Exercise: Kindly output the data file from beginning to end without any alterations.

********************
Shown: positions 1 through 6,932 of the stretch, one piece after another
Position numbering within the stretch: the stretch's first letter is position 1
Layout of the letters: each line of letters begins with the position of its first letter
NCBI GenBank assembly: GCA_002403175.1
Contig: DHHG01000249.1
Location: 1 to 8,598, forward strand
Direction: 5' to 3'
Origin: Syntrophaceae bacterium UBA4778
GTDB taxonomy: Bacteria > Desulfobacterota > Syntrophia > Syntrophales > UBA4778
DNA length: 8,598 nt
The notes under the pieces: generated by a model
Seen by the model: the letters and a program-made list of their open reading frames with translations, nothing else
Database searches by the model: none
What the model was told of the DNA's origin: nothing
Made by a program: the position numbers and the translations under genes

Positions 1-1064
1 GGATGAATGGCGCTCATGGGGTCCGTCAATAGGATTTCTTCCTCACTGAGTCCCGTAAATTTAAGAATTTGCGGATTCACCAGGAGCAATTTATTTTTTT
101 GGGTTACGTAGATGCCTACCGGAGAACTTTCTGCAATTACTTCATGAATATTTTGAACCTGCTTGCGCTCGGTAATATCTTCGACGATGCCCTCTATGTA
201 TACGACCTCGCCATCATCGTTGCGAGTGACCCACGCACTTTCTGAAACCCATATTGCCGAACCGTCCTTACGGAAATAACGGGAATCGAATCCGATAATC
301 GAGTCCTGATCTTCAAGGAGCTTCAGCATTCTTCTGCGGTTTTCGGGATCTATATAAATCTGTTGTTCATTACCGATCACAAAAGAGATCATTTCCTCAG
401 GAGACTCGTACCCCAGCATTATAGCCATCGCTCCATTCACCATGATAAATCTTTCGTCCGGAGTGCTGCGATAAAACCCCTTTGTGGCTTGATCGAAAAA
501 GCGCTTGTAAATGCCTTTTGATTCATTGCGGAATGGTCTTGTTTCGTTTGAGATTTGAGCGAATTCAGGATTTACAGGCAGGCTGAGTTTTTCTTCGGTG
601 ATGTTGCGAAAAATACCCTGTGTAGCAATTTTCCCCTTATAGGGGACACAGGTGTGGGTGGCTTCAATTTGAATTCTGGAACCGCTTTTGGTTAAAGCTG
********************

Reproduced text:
Shown: positions 1 through 6,932 of the stretch, one piece after another
Position numbering within the stretch: the stretch's first letter is position 1
Layout of the letters: each line of letters begins with the position of its first letter
NCBI GenBank assembly: GCA_002403175.1
Contig: DHHG01000249.1
Location: 1 to 8,598, forward strand
Direction: 5' to 3'
Origin: Syntrophaceae bacterium UBA4778
GTDB taxonomy: Bacteria > Desulfobacterota > Syntrophia > Syntrophales > UBA4778
DNA length: 8,598 nt
The notes under the pieces: generated by a model
Seen by the model: the letters and a program-made list of their open reading frames with translations, nothing else
Database searches by the model: none
What the model was told of the DNA's origin: nothing
Made by a program: the position numbers and the translations under genes

Positions 1-1064
1 GGATGAATGGCGCTCATGGGGTCCGTCAATAGGATTTCTTCCTCACTGAGTCCCGTAAATTTAAGAATTTGCGGATTCACCAGGAGCAATTTATTTTTTT
101 GGGTTACGTAGATGCCTACCGGAGAACTTTCTGCAATTACTTCATGAATATTTTGAACCTGCTTGCGCTCGGTAATATCTTCGACGATGCCCTCTATGTA
201 TACGACCTCGCCATCATCGTTGCGAGTGACCCACGCACTTTCTGAAACCCATATTGCCGAACCGTCCTTACGGAAATAACGGGAATCGAATCCGATAATC
301 GAGTCCTGATCTTCAAGGAGCTTCAGCATTCTTCTGCGGTTTTCGGGATCTATATAAATCTGTTGTTCATTACCGATCACAAAAGAGATCATTTCCTCAG
401 GAGACTCGTACCCCAGCATTATAGCCATCGCTCCATTCACCATGATAAATCTTTCGTCCGGAGTGCTGCGATAAAACCCCTTTGTGGCTTGATCGAAAAA
501 GCGCTTGTAAATGCCTTTTGATTCATTGCGGAATGGTCTTGTTTCGTTTGAGATTTGAGCGAATTCAGGATTTACAGGCAGGCTGAGTTTTTCTTCGGTG
601 ATGTTGCGAAAAATACCCTGTGTAGCAATTTTCCCCTTATAGGGGACACAGGTGTGGGTGGCTTCAATTTGAATTCTGGAACCGCTTTTGGTTAAAGCTG